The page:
The particularity of the olivocerebellar tracts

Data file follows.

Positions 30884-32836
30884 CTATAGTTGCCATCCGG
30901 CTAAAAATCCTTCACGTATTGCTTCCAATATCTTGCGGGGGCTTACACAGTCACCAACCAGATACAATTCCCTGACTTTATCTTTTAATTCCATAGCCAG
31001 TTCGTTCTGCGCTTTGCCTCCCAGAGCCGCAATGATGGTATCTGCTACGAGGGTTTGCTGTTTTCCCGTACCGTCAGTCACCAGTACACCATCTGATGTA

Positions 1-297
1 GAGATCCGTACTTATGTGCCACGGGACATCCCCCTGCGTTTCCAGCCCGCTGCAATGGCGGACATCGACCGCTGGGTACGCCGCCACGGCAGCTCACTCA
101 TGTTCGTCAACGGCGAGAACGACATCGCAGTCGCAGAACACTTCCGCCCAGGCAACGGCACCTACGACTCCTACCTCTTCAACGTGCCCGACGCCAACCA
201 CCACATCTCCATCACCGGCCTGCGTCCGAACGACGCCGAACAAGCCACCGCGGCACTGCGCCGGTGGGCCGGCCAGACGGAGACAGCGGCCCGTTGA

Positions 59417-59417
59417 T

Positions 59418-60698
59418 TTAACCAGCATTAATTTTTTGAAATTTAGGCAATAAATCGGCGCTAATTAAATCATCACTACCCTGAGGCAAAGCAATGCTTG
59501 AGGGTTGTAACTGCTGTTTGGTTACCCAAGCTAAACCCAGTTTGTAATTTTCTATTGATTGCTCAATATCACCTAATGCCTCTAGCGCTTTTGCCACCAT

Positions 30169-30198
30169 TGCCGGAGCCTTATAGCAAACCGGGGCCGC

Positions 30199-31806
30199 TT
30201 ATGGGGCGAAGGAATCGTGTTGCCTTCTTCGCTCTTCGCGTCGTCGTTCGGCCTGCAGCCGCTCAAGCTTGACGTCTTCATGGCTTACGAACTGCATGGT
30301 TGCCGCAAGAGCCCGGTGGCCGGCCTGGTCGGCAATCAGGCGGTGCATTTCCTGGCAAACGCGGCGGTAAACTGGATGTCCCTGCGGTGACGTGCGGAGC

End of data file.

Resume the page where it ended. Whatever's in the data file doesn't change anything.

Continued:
The results of both olivocerebellar tracts failed to reflect the anatomical facts in almost every participant. We tried to interpret the result from several aspects. First, the olivocerebellar tracts originate from the ION traveling first across the midline and finally joining the contralateral ICP before entering the cerebellum, thus forming cross fibers in this region (40-44). The olivocerebellar tracts pass through the restiform body where the spinocerebellar tract is located, with both running laterally to trigeminal nerve branches to enter the ICP (44,45). It is difficult to separate the olivocerebellar tracts due to the parallel fibers and complex adjacent relationships (46,47). Furthermore, the brainstem, especially the pontine, has several disadvantages for fiber tracking: a small volume, complex fiber-crossing situations, and motion artefacts (48). Finally, the topology-informed pruning (TIP) algorithm must be mentioned (35). The probability that the TIP algorithm considers a fiber bundle as “false” increases substantially as its size decreases (30). Given the volume of the olivocerebellar tract was much smaller than that of other tracts, the tract had a higher probability of being determined as the “false fiber”. All of the aforementioned factors made the fiber tracking procedure in these areas challenging. To mitigate this problem, a high-resolution image and a longer scan time may be required in future studies (49,50). The imaging quality of the in vivo brainstem and cerebellum could be improved to more successfully obtain data on the olivocerebellar tracts (43).